Most 1/2 ton trucks have a limited payload. You have the hitch weight of the trailer, all the people in the cab, and anything you carry in your truck to consider. The AS alone can be upward of 1,000 pounds once you have it loaded with dishes, food, etc. That does not leave much room for "stuff"! You can see the payload on the driver's door sticker. Any options you add to the truck such as bigger wheels, running boards, 4 wheel drive, sunroof, etc. all reduce the payload of the truck.

I pull a 27' and realized my Tundra was overloaded. Sold it and bought an F250.
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Old 02-19-2018, 05:14 PM   #4
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Payload, payload, and did someone else say "payload"? Don't go by the brochure or on line specs...check out the sticker in the door of the unit your looking at...I found most of the dealer "lot" based 1/2T Rams were under 1300lbs total payload... with a super cab, 4x4, short bed, fairly well equipped. Try adding passenger, dog, driver, generator, camp gear, AS tongue weight, WDH, and your likely over that number with a 27'. Be interested to here what you end up with...good luck!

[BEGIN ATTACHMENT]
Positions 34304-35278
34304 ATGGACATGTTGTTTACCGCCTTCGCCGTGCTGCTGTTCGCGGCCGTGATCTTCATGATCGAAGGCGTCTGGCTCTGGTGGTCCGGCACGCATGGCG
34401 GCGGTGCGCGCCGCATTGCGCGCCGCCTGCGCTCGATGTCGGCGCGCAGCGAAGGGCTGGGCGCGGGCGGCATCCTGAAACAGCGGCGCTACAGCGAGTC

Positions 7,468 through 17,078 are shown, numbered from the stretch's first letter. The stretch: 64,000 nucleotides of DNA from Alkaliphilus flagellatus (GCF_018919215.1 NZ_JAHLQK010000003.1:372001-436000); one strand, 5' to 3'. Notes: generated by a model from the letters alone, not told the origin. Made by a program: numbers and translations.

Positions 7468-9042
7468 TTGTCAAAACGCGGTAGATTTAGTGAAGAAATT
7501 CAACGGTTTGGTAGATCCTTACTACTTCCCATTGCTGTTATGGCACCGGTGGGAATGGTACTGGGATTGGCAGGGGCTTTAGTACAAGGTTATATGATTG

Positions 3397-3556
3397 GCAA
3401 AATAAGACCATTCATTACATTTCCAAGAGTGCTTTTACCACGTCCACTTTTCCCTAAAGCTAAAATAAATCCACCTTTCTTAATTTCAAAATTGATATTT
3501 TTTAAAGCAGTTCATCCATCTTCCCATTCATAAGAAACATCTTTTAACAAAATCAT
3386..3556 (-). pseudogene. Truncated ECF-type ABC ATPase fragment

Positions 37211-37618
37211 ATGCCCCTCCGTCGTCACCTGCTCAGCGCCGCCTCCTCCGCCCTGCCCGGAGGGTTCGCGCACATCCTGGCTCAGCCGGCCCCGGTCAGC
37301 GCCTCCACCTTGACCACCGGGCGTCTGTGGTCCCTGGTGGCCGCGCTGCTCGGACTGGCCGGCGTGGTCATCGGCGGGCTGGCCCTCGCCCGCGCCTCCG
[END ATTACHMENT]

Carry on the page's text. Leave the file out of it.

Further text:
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Old 02-19-2018, 06:29 PM   #5
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Today I tow a 25' FB International with a 2013 RAM 1500. And I recently ordered a 27' Globetrotter that I plan to tow with the same truck.

I'm not sure if you are ordering a RAM or buying one off the lot but, as was mentioned, check the payload. It is the achilles heel of the RAM 1500. Regarding towing ability it does a great job. I would suggest a 3.92 rear gear for the 27'.